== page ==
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News / Business / Clark County Business

Clark County’s taxable retail sales rose 1.69% in Q3 outpacing state’s other metro areas

Inflation, population growth, influx of residents with higher incomes all contributed to the increase

By Sarah Wolf, Columbian staff writer
Published: May 20, 2024, 6:05am

Statewide retail sales slumped slightly in the third quarter of 2023, compared with the previous year, according to a recent report from the Washington Department of Revenue. But that’s not the case locally.

Clark County’s total taxable retail sales rose 1.69 percent in July, August and September. The retail industry has grown steadily in Clark County over the past decade, making up 11 percent of jobs in the county in 2022. U.N. Umesh, professor of marketing at Washington State University Vancouver, attributes the increased sales to several factors.

“Clark County has become very good at attracting people from the Portland area,” Umesh said.

The county’s population has spiked in recent years. It is now home to nearly 100,000 more people than in 2010.

Umesh also said many people who are moving into this area have higher incomes, and thus more money to spend on food, fashion, home goods, and other needs and wants.

Clark County’s retail sales exceeded those of the state’s other more populous counties. King County’s sales dipped by 0.97 percent, and Pierce County’s fell 4.94 percent. Snohomish County’s sales rose by 0.46 percent, and Spokane County’s rose by 1.1 percent.

Umesh said retail numbers from 2023 may still have been impacted from people spending more after coming out of the pandemic.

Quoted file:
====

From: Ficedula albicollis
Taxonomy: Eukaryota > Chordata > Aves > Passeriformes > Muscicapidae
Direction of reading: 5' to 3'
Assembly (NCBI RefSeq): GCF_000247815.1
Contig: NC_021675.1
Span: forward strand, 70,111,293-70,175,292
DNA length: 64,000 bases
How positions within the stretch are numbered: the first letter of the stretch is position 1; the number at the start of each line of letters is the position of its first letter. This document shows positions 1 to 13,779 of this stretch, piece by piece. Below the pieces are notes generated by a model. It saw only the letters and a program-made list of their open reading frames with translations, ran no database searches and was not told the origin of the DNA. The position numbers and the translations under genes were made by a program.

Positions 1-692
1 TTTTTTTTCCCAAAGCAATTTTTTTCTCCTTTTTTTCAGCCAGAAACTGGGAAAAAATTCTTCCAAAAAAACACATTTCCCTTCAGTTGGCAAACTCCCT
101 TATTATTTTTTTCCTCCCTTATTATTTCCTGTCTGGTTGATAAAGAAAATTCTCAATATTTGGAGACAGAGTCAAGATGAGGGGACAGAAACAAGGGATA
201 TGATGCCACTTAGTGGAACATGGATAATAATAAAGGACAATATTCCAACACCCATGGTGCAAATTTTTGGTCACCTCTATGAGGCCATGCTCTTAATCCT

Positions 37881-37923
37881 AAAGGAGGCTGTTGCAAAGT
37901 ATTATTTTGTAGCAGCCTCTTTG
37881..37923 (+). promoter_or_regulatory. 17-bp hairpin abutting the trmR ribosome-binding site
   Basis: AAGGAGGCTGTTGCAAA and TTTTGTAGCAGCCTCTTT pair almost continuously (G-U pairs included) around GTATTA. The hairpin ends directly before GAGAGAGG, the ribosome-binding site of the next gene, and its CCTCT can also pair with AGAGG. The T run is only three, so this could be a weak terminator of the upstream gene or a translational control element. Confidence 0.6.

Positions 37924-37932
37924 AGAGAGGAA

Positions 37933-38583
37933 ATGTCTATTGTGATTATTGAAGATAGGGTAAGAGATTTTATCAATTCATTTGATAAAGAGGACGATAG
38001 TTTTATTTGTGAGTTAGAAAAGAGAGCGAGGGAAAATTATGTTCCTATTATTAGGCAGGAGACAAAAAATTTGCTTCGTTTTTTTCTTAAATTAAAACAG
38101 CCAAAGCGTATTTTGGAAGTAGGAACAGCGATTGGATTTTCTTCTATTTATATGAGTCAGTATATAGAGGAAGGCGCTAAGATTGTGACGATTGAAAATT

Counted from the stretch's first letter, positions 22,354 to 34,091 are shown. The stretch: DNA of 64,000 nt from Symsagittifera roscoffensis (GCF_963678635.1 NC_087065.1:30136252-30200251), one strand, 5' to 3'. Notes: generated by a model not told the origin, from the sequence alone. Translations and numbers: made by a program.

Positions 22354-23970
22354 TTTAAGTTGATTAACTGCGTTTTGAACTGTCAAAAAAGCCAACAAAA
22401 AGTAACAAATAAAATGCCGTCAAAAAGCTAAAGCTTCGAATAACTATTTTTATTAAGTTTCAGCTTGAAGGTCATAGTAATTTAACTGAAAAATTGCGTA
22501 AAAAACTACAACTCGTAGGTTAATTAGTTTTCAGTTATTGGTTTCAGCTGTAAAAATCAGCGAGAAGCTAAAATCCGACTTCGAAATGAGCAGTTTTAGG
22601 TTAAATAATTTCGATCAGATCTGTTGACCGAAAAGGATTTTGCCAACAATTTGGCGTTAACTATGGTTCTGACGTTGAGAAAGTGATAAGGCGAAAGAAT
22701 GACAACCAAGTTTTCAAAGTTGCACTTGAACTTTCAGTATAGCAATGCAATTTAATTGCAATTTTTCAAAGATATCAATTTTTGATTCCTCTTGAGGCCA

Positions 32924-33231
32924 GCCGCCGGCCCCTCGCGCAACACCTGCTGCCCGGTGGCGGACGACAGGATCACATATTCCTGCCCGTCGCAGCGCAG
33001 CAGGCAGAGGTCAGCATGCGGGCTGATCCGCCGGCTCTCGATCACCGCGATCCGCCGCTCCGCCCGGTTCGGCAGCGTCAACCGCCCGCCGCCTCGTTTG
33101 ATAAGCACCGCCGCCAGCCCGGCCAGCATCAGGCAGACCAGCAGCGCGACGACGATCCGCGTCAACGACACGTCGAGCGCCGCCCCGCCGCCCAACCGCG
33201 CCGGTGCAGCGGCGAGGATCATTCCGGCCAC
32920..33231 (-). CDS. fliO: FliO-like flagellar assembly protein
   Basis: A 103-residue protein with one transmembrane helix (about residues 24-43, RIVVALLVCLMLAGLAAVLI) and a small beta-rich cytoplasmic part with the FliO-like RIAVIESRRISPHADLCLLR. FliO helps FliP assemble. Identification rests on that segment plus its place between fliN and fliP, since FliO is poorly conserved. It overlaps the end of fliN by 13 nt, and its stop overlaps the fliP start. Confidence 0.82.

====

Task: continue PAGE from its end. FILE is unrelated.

Statewide, retail sales for food and beverage stores, as well as grocery and convenience stores, rose by nearly 4 percent.

Inflation is likely another contributor to rising sales, he said.

“If you have 3 percent inflation — and everybody buys the same amount as before — you’re going to have a 3 percent increase in retail trade,” Umesh said.

Retail sales in smaller counties can see large swings. And the latest data shows just that: Some of Washington’s rural counties saw as much as a 14 percent decline (Ferry County), while others reported taxable retail sales were up nearly 19 percent (Adams County).

“It doesn’t take much to get a big swing like that,” said Scott Bailey, a retired regional economist for the Washington Employment Security Department and a current instructor of economics at Clark College. Such numbers could come from a large manufacturing purchase or even just construction activity.

Finally, Umesh said, increases in wages could be driving spending. Washington’s minimum wage rose to $16.28 per hour in January.

“And what do they do with the extra money? They are going to buy things,” he said.

This is a positive sign for the economy, Umesh said.